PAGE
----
A rich and poor divide is splitting sales of electric cars.
The European Automobile Manufacturers’ Association (ACEA) has published new data highlighting the correlation between the affordability of electric cars and their market uptake.
This ACEA analysis compares national data on the sales of electrically-chargeable vehicles (ECVs) with GDP per capita in the EU member states for the full-year 2018.
The new ACEA data shows that all countries with an ECV market share of less than 1% – that is half of all EU member states – have a GDP per capita below €29,000.
This is the case in several southern countries – such as Spain, Italy and Greece – as well as in Central and Eastern European countries, like Lithuania, Bulgaria and Slovakia.
In Latvia, for instance, only 93 electric cars were sold last year. Poland has the lowest uptake of electric cars in the EU, with an ECV market share of just 0.2%. By contrast, an ECV share of above 3.5% only occurs in countries with a GDP of more than €42,000, like Finland, the Netherlands and Sweden.
The EU institutions recently approved the new CO2 regulation for passenger cars, setting reduction targets of -15% and -37.5% for the years 2025 and 2030 respectively. These targets will follow on from the target of 95g CO2/km for the year 2021, set in 2013.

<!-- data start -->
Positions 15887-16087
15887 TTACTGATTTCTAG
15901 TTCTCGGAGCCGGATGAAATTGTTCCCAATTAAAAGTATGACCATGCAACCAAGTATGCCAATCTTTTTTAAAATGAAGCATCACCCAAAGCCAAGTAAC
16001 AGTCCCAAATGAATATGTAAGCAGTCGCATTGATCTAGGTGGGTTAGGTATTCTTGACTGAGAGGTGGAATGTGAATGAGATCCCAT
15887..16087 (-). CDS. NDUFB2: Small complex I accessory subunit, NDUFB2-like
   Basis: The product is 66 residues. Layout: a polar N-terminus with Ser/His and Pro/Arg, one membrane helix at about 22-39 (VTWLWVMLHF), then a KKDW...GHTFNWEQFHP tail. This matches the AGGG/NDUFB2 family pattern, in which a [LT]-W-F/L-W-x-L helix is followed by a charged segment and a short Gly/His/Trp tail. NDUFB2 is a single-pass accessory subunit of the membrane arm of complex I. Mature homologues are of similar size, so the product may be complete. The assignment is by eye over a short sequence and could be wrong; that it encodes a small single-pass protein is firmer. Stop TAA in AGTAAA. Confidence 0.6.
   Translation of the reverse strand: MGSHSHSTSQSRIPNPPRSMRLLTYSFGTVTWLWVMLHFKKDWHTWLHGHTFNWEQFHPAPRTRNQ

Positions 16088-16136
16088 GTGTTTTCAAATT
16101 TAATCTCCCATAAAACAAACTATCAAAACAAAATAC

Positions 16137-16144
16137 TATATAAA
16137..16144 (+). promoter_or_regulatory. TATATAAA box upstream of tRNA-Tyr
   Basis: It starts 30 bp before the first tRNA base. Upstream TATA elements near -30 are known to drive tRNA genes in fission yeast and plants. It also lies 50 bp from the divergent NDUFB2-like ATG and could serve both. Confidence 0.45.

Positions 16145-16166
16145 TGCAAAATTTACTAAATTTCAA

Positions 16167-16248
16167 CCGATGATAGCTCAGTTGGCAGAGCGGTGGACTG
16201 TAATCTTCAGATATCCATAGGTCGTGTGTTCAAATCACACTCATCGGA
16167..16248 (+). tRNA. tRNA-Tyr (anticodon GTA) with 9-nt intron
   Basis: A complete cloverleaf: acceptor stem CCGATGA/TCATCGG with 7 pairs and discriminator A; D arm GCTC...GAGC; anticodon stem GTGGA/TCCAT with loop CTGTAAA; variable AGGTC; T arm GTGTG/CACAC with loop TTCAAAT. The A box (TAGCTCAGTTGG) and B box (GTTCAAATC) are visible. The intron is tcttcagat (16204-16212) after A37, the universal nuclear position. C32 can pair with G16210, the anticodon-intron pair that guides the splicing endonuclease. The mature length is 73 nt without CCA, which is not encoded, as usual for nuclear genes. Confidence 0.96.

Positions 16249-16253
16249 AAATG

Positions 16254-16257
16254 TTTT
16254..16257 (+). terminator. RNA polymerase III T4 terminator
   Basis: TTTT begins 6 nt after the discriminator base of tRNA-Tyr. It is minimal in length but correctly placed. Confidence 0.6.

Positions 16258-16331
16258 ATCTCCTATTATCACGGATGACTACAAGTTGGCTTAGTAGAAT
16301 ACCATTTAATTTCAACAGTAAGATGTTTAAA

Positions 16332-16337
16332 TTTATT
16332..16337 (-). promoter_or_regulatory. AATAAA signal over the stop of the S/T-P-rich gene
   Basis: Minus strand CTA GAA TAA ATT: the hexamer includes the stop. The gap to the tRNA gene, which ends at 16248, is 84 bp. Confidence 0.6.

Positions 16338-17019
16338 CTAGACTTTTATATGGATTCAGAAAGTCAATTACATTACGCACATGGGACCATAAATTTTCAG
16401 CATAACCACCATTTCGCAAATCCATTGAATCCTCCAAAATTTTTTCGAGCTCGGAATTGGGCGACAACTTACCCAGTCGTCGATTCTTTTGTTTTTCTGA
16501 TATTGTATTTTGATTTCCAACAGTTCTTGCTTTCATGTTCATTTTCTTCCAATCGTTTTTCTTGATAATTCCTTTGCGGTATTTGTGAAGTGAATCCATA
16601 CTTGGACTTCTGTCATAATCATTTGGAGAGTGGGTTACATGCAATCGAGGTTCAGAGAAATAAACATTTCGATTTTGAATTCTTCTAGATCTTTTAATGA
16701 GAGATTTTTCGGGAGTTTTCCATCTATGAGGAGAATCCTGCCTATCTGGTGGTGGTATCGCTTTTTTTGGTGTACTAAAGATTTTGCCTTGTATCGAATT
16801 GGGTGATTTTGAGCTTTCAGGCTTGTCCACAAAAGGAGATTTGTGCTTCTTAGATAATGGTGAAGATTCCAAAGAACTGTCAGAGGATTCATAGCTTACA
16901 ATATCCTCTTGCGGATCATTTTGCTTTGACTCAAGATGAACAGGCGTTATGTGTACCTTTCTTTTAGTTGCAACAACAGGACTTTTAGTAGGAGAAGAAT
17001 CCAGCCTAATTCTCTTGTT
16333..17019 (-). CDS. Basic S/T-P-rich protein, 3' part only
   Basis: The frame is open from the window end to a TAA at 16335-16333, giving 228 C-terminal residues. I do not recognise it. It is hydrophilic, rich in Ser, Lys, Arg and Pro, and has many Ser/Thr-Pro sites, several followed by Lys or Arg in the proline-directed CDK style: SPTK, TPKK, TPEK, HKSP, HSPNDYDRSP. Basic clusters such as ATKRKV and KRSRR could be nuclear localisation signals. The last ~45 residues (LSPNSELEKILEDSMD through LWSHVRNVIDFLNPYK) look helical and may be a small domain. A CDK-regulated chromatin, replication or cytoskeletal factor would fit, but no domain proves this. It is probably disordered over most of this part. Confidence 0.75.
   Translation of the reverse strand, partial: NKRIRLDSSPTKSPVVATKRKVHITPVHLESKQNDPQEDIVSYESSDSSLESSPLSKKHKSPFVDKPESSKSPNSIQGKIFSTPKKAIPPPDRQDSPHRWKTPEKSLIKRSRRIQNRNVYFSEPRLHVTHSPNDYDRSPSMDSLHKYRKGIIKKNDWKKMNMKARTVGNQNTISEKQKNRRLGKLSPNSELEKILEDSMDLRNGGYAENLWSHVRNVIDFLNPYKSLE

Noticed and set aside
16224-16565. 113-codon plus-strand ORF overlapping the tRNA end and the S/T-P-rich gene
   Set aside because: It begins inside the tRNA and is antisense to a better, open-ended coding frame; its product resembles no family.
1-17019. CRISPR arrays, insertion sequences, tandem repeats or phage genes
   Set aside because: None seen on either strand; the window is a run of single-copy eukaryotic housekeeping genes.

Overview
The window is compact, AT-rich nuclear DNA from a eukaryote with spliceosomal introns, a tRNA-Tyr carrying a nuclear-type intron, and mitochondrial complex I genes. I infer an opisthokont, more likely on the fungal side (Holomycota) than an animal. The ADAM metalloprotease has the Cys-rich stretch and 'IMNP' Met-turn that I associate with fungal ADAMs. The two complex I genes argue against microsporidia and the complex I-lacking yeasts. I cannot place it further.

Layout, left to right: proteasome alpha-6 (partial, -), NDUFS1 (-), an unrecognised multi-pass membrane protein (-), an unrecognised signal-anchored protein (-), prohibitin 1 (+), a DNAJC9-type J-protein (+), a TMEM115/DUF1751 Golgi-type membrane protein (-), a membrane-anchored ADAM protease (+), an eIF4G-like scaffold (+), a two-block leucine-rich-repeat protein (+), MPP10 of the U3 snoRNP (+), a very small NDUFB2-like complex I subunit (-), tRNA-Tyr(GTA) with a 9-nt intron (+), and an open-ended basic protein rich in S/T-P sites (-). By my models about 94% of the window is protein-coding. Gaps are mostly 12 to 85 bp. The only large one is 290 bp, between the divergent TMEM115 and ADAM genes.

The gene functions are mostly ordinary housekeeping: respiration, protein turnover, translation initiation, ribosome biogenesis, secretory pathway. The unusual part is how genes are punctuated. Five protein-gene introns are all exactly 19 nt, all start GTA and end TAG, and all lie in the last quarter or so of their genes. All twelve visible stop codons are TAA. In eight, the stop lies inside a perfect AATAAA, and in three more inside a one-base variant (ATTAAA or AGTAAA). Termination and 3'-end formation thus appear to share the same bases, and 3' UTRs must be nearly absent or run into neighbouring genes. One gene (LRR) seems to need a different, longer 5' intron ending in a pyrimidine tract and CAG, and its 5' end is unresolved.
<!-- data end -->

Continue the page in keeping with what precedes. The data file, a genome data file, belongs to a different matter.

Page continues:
Sales of electric and other alternatively-powered cars will have to pick up strongly if these CO2 targets are to be achieved. Unfortunately, however, in 2018 only 2% of all new passenger cars registered throughout the EU were electrically-chargeable.
“Besides investing in charging infrastructure, governments across the EU need to put in place meaningful and sustainable incentives in order to encourage more consumers to make the switch to electric,” said ACEA Secretary General, Erik Jonnaert at a press conference in Barcelona.
“People throughout the EU should be able to consider purchasing an electric vehicle – no matter which country they live in – north or south, east or west. The affordability of the latest low- and zero-emission technologies needs to be addressed by governments as a matter of priority.”
Britain’s Society of Motor Manufacturers and Traders last week also called for more UK Government support to stimulate sales of electric models, with a return of incentives for plug-in models, and support for nationwide charging points as well as help with home installations.